3 day rule
It normally takes me three days to get over myself.
Saturday has filtered down now so I can be more objective about Radlett.
I'm chewing on a stick of celery, the flat is so quiet and my crunching so loud I can hardly hear myself type.
I have cancelled two activities tonight - too cold, too in need of pyjamas and Ovaltine, and anyway I started the day at 7.00
I left the flat at 8.03. Ran to the 170 bus-stop and stood in the ram-shackle queue until 8.17. I smiled all the way to Victoria.
A man with three piano music books smiled back. He looked like an adjudicator. He got off by Lord Linley's furniture shop. Those shiny books brought back all Bee's music exams and my time as a piano teacher. I refused to put any of my students into exams. The very idea that you are being marked for expression, musicality, precision, and feel is enough to put Ashkenazy off.
Victoria was hot and packed. I was taking the tube to Oxford Circus and then walking to Leicester Square to look at the new studio being built in Capital House, the studio that I will inhabit for however long.
I worked in Capital studios for GFL now I'll be working in Capital studios for LBC.
Anyway the first train came, I tried to push past two Japanese women and their headphones. The doors closed.
The second train came and I struck up a stilted conversation with two blokes from the Czech Republic who were heading for Euston. They got on I didn't. The doors closed.
The third train was full of tutting secretaries. By the time train number four arrived I decided to turn round and leave.
The escalator was jammed packed, the left side as static as the right.
I ran for a taxi. The driver was dour and very early morning about it all. £10 later I arrived - bang on time -ready for my tour.
How many years have I longed to be in the centre of town and here I was being shown round my new factory.
When ever I used to come into SoHo for voice overs I would go to Leicester Square and stroke the little bronze Charlie Chaplin that lives opposite the ticket booth. His walking stick has been snapped in half before now, but most of the time Charlie and his cane gave me enough confidence to strut my stuff in the thousands of voice-over booths I frequented. I will now see him everyday from the second floor.
The new studio is high-tec, narrow and very good, according to Steve Allen. I wouldn't know. He's been at it for 30 years. I am a mere novice when it comes to microphones, headphones or even mobile phones.
I can chat but sod the technology.
We were taken round all six floors, shown the canteen which is sky level. Nelson is a sparrows fart away. The roof tops of London rival any Disney cartoon. We are up there with chimney pots, church spires and birds.
After wondering how long this office would start to feel like home I left for the No19 on Shafstbury Avenue.
The journey was calm and peaceful. I hopped off the bus at Battersea Bridge, southside, and walked back to the flat along the river.
I ate a bowl of cereal, made some calls and left for LBC at the normal time.
I am thinking I may have to move more central, but we'll see, I can't imagine leaving the river...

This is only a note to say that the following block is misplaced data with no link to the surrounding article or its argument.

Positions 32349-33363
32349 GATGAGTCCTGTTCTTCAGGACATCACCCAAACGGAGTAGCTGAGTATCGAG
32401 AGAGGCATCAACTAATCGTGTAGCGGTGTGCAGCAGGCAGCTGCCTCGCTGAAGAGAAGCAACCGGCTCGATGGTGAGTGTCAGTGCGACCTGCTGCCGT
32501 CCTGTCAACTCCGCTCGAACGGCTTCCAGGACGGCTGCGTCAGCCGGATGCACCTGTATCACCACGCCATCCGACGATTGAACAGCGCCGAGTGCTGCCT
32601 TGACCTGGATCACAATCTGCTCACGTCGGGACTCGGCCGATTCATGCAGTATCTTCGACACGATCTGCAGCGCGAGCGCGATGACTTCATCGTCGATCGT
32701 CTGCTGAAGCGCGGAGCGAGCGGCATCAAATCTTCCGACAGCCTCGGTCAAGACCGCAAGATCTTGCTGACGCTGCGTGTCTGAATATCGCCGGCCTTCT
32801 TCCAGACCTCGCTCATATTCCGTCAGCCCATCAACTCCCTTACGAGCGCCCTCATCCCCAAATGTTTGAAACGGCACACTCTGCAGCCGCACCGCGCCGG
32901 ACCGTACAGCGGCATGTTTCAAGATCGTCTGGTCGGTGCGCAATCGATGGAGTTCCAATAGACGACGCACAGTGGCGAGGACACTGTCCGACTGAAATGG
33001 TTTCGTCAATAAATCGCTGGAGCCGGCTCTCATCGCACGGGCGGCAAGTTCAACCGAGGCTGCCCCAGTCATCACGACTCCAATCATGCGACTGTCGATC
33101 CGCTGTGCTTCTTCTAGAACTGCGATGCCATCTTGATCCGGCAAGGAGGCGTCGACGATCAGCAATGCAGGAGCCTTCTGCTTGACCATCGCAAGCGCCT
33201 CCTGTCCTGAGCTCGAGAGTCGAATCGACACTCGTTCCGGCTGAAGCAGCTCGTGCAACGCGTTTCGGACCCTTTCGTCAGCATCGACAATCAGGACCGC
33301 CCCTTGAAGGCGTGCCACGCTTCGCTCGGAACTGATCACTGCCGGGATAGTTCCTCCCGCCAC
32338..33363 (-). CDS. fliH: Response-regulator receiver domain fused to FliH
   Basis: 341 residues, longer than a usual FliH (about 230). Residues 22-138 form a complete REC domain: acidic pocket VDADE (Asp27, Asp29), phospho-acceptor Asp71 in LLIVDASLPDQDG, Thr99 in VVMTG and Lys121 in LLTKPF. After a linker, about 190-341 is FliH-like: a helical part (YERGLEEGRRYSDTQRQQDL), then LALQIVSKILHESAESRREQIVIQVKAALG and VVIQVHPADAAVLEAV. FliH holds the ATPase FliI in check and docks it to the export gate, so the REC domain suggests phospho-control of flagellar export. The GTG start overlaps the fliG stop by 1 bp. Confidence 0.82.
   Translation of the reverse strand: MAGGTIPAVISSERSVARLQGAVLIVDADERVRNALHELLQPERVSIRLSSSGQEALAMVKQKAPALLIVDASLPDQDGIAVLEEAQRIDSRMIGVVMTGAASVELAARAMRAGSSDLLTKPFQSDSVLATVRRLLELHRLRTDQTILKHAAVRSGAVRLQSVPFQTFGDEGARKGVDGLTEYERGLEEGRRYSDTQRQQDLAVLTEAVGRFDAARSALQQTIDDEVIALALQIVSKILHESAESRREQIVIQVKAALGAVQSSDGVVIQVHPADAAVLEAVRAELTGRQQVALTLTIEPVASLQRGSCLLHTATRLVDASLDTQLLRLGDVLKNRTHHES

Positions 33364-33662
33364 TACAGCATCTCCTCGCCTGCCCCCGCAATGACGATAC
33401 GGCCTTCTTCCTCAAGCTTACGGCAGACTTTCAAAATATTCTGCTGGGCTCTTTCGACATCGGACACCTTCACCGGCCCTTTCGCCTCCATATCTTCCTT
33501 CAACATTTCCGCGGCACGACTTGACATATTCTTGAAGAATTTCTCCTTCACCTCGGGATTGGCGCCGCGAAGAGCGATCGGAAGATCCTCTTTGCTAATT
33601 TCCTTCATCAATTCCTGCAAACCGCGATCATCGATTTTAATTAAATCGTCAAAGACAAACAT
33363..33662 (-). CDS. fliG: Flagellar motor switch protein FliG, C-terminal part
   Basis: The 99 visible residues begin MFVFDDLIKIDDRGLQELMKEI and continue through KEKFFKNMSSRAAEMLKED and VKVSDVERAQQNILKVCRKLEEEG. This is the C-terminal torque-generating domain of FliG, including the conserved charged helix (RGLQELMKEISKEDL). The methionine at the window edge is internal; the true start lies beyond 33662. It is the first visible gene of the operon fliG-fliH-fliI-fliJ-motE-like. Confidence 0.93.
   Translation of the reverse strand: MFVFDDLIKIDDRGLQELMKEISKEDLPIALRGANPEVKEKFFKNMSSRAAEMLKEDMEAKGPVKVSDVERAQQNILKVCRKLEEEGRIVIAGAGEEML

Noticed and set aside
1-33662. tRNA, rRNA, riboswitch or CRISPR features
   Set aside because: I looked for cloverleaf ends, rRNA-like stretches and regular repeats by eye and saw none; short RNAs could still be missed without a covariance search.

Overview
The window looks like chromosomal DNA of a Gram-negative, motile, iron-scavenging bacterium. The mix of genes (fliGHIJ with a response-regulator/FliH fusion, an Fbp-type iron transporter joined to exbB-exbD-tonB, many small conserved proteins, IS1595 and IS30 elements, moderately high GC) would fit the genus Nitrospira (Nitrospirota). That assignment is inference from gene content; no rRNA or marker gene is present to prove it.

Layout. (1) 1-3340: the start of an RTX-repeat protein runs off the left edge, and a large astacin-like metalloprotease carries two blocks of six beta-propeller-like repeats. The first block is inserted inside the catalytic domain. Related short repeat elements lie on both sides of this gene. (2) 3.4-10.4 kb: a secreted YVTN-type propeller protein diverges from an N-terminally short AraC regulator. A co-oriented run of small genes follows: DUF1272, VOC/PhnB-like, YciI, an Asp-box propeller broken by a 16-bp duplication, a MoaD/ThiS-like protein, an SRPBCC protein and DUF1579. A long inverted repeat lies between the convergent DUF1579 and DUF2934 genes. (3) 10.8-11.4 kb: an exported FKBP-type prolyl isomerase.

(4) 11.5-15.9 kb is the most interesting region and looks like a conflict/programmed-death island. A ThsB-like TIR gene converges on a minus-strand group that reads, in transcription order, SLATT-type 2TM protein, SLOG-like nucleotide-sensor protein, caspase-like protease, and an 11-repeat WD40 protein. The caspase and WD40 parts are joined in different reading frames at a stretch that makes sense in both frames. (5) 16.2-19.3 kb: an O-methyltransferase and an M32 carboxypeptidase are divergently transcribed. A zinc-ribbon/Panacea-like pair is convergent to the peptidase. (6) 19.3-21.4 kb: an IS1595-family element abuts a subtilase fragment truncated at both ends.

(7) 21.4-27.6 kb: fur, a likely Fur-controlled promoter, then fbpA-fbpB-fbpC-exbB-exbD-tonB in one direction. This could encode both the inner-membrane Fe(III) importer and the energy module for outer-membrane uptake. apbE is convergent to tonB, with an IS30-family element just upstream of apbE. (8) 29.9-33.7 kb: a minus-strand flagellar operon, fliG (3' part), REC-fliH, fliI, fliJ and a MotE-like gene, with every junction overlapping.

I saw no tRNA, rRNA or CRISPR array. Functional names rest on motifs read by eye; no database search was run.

Radlett has left me deflated and unconfident. The new studios and Steve Allen have left me deflated and unconfident.
Right so here's why:
I keep re-running Radlett, the bits I left out, the bits I put in, the bits that should have been longer, the bits that should have been shorter,the rude bits, the crude bits the good bits and the bad. I keep berating myself for being lazy, ill-prepared, anxious, and tired. Steve Allen starts his shows with dry ice, a drum roll, big music and shazzam he's off.
I come on to a feeble whimper. When I do Croyden in March I will come on with a bang..
Radlett was about me knowing what I could have done, not doing what I should have done and then worrying about what I would have done if....
Yes 'If if's and an's were pots and pans there'd be no need for tinkers.' But my three day pattern means I am still mulling it all over.
Leicester Square is new, bright and professional - I'm the first voice that will ever come out of that place. Don't get excited they chose me because if anything goes wrong on my show it's dealable with. They dont want hiccups in Ferrari or O'Brien.
Do I mind?
Do I care?
Do I dare?
If Radlett has given me anything it's the knowledge that I really can think on my feet.
Which reminds me, I need to take my trainers off, put on thick sox and slippers and settle down to some reading, tv and a hot cuppa of Rooibosh.
My audience was lovely in Radlett. Warm and caring, fun and sharing - if it all sounds a bit Hallmark sorry......
The three days are up so tomorrow I can start all over again. I shall start by interviewing Imelda Staunton. What better way to start the day than having a chat with a super star.
It aint all bad after all.
Jeni Barnett tells of her scrumptious time at Good Food Live in her first audiobook! Download NOW from iTunes
I am absolutey gutted I missed the Radlett gig,but I wish you weren't so hard on yourself I heard it was a great show eveyone enjoyed it you and Gino rocked and Jim played a great foil. Your fans love you so don't worry so much, I know it's an actor thing to be insecure but you my lovely don't need to be. So chins up love ya loads Marmite xx
Morning Jen :) - am sure Radlett went wonderfully despite all your if's and but's! - and yay your coming to Croydon - where can i find dates, times etc etc as finally you are within reach of me being able to go :) - have wonderful week - hugs to u and 'im indoors ! Cathy xx
It aint bad at all;-)
We saw you at the Radlett Jeni, and you were fabulous, funny, and confident we loved every bit of it, and we will be going to Croydon too, we wouldn't go all that way for just anyone, you know! Thankyou for the comment about the caterpillar and butterfly. It stayed with us.
Caroline & Simon xx